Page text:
Critical Care: Global Case Report Poster - Miscellaneous |

Isolated Congenital Interruption of the Right Interlobar Pulmonary Artery With Unilateral Fibrotic NSIP-Like Changes of the Lung FREE TO VIEW

Yuki Goto, MD; Kazunori Tobino, MD
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Iizuka, Iizuka, Japan

Copyright 2016, American College of Chest Physicians. All Rights Reserved.

Chest. 2016;150(4_S):275A. doi:10.1016/j.chest.2016.08.288
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SESSION TITLE: Global Case Report Poster - Miscellaneous

SESSION TYPE: Global Case Report Poster

PRESENTED ON: Tuesday, October 25, 2016 at 01:30 PM - 02:30 PM

INTRODUCTION: Isolated congenital interruption of the right interloabr pulmonary artery is a rare disease. There has been only one report to describe the chest CT findings owing to this condition, which showed unilateral idiopathic pulmonary fibrosis (IPF)-like changes. Here, we present the first case of unilateral fibrotic non-specific interstitial pneumonia (NSIP)-like changes due to this condition.

CASE PRESENTATION: A 62-year-old woman was referred to our hospital for suspected recurrent pulmonary thromboembolism (PE). She complained of dry cough and chest pain for two days. Eighteen months before, she was detected abnormal electrocardiographic (ECG) patterns without any symptoms, and diagnosed as PE with CT and perfusion scan. Since then, she had been treated with warfarin, however, her condition and ECG patterns were unchanged. She never smoked. Her oxygen saturation was 94% on room air, and the other vital signs were normal. A physical examination revealed normal breathing and cardiac sounds, and no edema. Laboratory test values were as follows: white blood cells, 5,660/mm3; hemoglobin, 11.6 g/dl; platelets, 115,000/mm3; serum lactate dehydrogenase, 223 U/l; serum aspartate and alanine aminotransferase, 34 U/l and 19 U/l; serum albumin, 2.8 g/dl; serum C-reactive protein, 0.57 mg/dl; serum D-dimer, < 0.5μg/ml; brain natriuretic peptide, 631.2 pg/ml. Serum protein C and protein S activity were normal, and antinuclear antibody, anti-phospholipid antibody, PR3-ANCA and MPO-ANCA assays were negative. An ECG showed nonspecific T-wave abnormalities. Transthoracic echocardiography revealed normal chamber sizes, normal left ventricular function, and no evidence of the other structural heart diseases. Chest radiograph showed reticular changes in the right middle and lower lung field without volume change. 3D-CT with enhancement showed absent right interlobar pulmonary artery without any other abnormalities of pulmonary artery, and also enlarged inferior phrenic artery. HRCT demonstrated ground-glass opacities, reticular changes, and small cysts in the right middle and lower lobes, compatible with fibrotic NSIP. Lung perfusion scan showed total defect in the right middle and lower lobes. The patient was diagnosed as isolated congenital interruption of the right interloabr pulmonary artery, since chronic PE, structural heart disease, systemic congenital disease and systemic vasculitis were ruled out. Her symptoms disappeared on the 2nd day of admission, and her condition continued to be stable without any treatment.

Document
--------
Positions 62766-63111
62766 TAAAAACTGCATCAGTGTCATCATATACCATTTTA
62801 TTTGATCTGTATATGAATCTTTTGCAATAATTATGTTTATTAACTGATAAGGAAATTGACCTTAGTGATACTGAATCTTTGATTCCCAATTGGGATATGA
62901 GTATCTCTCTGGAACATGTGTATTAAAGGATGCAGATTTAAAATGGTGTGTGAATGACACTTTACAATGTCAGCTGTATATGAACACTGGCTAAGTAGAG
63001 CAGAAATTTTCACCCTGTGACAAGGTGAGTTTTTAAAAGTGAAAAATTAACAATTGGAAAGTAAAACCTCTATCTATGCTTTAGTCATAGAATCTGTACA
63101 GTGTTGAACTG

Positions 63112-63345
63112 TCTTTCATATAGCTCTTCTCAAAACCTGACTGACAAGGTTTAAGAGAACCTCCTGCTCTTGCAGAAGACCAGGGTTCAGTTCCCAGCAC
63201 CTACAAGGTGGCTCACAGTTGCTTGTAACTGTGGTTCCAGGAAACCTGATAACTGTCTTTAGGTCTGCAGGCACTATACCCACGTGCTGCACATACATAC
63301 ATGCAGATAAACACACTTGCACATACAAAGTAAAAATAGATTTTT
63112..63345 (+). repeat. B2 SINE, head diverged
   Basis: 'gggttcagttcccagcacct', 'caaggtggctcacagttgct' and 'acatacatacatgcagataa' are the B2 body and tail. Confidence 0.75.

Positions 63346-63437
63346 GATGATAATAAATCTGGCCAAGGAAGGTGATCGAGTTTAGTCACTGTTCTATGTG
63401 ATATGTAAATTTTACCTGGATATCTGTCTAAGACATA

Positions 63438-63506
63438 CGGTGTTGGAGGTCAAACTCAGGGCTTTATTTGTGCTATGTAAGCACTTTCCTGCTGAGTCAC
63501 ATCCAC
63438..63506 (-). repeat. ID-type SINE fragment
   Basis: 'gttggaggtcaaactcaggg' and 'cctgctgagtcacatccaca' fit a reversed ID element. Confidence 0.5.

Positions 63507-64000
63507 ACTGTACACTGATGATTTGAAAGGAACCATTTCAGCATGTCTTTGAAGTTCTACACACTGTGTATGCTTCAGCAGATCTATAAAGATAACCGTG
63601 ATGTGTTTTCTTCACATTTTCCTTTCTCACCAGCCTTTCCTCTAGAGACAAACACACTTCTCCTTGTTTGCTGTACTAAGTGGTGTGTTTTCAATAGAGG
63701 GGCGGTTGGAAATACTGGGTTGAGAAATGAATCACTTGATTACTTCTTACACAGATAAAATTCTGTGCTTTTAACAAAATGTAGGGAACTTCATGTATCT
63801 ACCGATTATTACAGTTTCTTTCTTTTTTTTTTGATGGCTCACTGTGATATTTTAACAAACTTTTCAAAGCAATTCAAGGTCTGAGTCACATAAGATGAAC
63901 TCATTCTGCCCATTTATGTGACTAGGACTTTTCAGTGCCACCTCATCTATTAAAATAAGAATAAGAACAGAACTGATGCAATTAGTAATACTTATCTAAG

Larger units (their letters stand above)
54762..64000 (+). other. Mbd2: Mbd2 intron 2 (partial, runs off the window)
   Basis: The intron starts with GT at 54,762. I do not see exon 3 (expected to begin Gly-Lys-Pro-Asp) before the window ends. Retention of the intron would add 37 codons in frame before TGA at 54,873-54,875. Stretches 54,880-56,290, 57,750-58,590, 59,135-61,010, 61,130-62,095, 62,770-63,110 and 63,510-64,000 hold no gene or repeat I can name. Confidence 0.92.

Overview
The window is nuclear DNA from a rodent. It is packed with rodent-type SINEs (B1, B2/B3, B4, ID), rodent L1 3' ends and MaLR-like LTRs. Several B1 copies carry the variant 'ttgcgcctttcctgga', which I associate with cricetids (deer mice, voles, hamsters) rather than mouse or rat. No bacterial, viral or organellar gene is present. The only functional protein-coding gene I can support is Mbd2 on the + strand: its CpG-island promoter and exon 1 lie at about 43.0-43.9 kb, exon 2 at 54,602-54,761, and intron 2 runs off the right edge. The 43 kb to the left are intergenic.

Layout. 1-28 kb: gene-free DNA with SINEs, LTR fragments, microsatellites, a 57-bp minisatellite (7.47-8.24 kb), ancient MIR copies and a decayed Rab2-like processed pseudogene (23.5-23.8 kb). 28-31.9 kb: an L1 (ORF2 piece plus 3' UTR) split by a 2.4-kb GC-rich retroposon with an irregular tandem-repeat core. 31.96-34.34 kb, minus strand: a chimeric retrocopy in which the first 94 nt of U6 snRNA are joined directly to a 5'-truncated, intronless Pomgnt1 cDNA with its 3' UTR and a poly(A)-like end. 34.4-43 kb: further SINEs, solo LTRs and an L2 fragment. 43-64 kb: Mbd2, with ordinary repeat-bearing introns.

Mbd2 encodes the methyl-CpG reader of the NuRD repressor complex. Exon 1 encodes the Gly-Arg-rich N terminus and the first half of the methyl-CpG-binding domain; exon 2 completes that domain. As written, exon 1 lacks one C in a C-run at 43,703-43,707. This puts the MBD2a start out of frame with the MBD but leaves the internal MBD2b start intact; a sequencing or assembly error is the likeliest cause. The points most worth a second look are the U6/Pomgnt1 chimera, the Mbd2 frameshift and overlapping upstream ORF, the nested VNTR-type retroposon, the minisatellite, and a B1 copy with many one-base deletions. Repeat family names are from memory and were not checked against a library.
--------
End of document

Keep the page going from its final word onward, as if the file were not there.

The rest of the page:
DISCUSSION: To our knowledge, there was only one report about the pulmonary CT findings of isolated congenital interruption of the right interlobar pulmonary artery in English literature (1). It was explained the pathophysiology for this condition may be the partial involution of the proximal sixth aortic arch. The blind end of pulmonary artery at the hilum may cause the anastomoses of pulmonary vessels to systemic arteries. Chest CT findings seen in this condition are thought to represent lung injury (i.e., ischemia, infarction, bleeding and inflammatory change) caused by the pressure gradient between these vessels or high oxygen saturation level. Our patient also had an enlarged inferior phrenic artery distributed to the right lower lobe, however, the pulmonary parenchymal change was thought to be classified as fibrotic NSIP-like changes instead of IPF. The difference of the CT appearance between our patient and the previously reported case was thought to be due to the difference of the grades of lung injury. The most important differential diagnosis is chronic PE, and other differential diagnoses were pulmonary artery involvement of Takayasu’s arteritis or Behçet’s disease (2, 3). Our patient did not have typical findings of these diseases.

CONCLUSIONS: We described the first case of unilateral fibrotic NSIP-like changes due to isolated congenital interruption of the right interlobar pulmonary artery. We believe that our case will add to our understanding and recognition of the spectrum of this rare condition.

Reference #1: Ryu DS, Ahn JH, Choi SJ, et al. Congenital absence of the right interlobar pulmonary artery: HRCT findings. J Thorac Imaging 2008;23:292-294.

Reference #2: Castañer E, Gallardo X, Ballesteros E, et al. CT diagnosis of chronic pulmonary thromboembolism. Radiographics 2009;29:31-50.

Reference #3: Uzun O, Erkan L, Akpolat I, et al. Pulmonary involvement in Behçet's disease. Respiration 2008;75:310-21.

DISCLOSURE: The following authors have nothing to disclose: Yuki Goto, Kazunori Tobino

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